“Well there ain’t nothing to this but your daughter, and the life you would not give her, break your plans.” This line gets me every fucking time. It’s the lyric itself, but the way Matthew Good sings it is incredible. There is no confusing Matthew Good’s intent as he sings it; it’s all he’s saying — it’s all he means. Fully. Whatever comes of it. It’s been said. I wonder what this song means to him, seven years after its release. It still means so damn much to me. My favourite song by Mr. Good. His best, I do believe.
Bonus: Non Populus
I came across a song I’d never heard by Matthew Good this summer, “Non Populus”. What a track. An epic sprawl of guitars, the song had me by the throat after one listen. “Let it be done to you…” No problem, I’m down.
2. La Roux – As If By Magic/I’m Not Your Toy
La Roux’s self-titled debut album, five years later, remains incredible. “Bulletproof”, “Quicksand”, “Reflections Are Protection”, “Colourless Colour”, “Cover My Eyes”, et al were amazing the first time I heard them, and they’ve remained so. What’s become clear to me too, is that there are two songs that should have been huge hits, but for reasons unknown, were not. “Bulletproof” is a classic pop song, of this there can be no debate. But I firmly believe “As If By Magic” and “I’m Not Your Toy” are right there with it. Played both of these tracks ad nauseam this summer.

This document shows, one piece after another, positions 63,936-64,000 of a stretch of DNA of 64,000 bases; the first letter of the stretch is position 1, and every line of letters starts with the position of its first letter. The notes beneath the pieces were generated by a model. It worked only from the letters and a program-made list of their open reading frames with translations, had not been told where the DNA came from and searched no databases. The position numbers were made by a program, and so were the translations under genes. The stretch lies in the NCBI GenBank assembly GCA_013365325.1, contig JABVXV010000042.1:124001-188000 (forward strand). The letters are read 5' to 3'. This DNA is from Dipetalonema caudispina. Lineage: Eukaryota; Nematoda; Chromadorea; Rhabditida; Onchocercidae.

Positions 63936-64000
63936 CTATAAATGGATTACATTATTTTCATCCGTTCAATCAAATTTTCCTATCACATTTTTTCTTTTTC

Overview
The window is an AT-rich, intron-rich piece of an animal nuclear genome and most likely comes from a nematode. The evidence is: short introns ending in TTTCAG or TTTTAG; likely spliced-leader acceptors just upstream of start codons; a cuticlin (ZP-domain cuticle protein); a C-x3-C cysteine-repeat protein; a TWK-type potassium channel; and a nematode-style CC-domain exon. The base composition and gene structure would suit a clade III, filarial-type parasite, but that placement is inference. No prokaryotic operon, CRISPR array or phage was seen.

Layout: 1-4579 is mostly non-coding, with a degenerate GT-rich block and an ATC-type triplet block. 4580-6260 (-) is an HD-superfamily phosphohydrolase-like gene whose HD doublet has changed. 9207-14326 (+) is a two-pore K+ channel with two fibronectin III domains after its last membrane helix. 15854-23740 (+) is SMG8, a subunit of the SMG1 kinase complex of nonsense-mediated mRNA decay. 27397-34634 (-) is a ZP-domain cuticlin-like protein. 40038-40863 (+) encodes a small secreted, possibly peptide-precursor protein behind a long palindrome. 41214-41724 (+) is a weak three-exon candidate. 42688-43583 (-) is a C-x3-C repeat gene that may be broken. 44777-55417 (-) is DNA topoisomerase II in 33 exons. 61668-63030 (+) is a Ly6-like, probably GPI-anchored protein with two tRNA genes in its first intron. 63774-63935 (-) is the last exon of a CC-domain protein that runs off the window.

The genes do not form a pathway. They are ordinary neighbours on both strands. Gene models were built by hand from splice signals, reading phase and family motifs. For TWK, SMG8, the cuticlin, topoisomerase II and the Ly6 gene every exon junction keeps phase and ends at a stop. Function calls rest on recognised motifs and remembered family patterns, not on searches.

1. The Tea Party – Psychopomp
As I played “Psychopomp” over and over and over and over this summer, a thought dawned on me: it could be the best song The Tea Party has ever done, the best song by a Canadian band ever. I’m not saying this as an incontrovertible fact, but it can’t be ruled out. It’s the unparalleled musicianship. It’s, of course, the melody. It’s clearly, utterly, the lyrics. It’s how the indomitable Jeff Martin begins the track admonishing the listener with some kind of dark peace. It’s how the dominating Jeff Martin sings the second half with a raucous rage, a fiery belly embedded with a ferocious beauty. It’s not as if by magic. It most definitely is.